Today we took a look at Vector Fabric’s new Pareon tool for parallelizing embedded code, and one of the things that makes it different from their prior tools is that they are no longer offering it in the cloud.
Vector Fabrics was one of the earlier tool vendors to make use of the cloud. Unlike some companies, they used the cloud as their only delivery mechanism. The entire tool GUI was a FLEX application executing in a browser.
But with Pareon, they’ve decided to revert to a more traditional delivery model (while keeping the GUI as is). And this is where you might automatically think, “Aha! See? No one wants to upload their crown jewels to the cloud!”
Well, there is still an element of that going on: some companies do indeed still have an issue with security. But the main drivers of their decision actually have nothing to do with that, and are very specific to their particular situation.
The biggest issue related to having libraries available in the cloud. It’s easy to analyze code in isolation if it doesn’t use any library calls. Not much code really works that way, however, meaning that, in addition to uploading your own program, you would need to upload libraries as well. This was a pain.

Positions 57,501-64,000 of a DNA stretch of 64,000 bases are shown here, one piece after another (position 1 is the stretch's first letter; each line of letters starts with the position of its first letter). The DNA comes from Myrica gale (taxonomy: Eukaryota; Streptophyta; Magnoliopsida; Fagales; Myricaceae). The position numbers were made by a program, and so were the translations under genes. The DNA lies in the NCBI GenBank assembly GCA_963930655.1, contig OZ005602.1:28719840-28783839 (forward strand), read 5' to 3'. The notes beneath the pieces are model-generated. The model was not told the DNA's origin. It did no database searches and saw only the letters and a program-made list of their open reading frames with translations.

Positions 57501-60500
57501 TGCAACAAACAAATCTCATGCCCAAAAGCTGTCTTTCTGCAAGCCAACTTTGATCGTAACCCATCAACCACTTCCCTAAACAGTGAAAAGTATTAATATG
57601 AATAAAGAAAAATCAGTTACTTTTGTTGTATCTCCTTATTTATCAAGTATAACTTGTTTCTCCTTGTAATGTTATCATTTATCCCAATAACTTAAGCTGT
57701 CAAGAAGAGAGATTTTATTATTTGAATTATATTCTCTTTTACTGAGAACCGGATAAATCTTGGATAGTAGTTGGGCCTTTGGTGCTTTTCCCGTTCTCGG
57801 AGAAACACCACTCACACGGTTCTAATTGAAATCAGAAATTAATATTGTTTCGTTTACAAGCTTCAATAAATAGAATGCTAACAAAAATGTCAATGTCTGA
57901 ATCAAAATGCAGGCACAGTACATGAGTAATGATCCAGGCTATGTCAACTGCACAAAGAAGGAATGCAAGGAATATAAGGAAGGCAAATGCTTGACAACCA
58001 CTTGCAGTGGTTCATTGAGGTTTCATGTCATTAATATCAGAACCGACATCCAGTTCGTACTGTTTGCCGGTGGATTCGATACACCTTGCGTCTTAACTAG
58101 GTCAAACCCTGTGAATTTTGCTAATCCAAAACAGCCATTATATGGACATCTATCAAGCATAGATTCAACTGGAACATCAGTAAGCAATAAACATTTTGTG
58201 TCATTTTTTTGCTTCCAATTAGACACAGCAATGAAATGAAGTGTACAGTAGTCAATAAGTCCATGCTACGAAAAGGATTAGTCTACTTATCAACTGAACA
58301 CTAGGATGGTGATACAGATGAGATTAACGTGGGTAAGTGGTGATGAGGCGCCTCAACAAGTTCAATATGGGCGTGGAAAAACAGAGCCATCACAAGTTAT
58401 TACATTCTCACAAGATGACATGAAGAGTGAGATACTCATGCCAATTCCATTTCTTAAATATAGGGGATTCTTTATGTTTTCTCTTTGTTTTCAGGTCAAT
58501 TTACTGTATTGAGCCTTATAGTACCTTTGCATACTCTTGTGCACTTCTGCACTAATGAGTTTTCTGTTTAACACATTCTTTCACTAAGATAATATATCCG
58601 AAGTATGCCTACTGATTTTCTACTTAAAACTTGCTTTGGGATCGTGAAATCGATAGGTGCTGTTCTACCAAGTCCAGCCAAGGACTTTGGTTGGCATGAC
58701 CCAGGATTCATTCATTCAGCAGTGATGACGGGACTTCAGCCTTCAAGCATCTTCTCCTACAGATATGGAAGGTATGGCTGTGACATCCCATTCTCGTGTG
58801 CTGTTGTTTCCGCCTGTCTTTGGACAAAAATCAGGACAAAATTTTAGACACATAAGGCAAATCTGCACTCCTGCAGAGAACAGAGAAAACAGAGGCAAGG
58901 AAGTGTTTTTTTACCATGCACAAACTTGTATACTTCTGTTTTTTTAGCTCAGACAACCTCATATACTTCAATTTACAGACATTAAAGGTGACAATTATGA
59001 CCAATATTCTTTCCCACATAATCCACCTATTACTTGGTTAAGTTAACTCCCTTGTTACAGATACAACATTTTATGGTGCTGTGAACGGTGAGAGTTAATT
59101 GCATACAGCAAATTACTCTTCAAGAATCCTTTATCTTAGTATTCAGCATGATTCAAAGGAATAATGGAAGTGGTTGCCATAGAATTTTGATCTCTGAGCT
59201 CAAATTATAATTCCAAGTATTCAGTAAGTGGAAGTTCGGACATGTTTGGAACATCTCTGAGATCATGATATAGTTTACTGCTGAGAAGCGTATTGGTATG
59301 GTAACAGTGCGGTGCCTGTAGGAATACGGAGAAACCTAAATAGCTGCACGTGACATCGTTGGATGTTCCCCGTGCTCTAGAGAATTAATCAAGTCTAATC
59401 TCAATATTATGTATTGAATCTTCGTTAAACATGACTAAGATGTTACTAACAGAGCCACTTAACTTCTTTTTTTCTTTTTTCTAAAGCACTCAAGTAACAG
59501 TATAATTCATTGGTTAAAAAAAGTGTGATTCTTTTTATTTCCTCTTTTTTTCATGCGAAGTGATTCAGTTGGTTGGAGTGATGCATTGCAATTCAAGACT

In order to minimize that, some people would isolate parts of their program for uploading to minimize their library call exposure. This was also a tough problem.
Things got even tougher when trying to support C++ because there are so many libraries. So, bringing things out of the cloud eliminates the issue entirely. It’s probably fair to say that the decision made it practical for them to claim support for C++.
The other issue that contributed was the simple fact that none of the other tools in the design environment were in the cloud. So there was this one piece of the tool chain in the cloud, outside the IDE; that can be a harder sell.
They do still see value having it in the cloud for things like training, for example, but, for mainstream use, Pareon will be executing locally, within users’ IDE.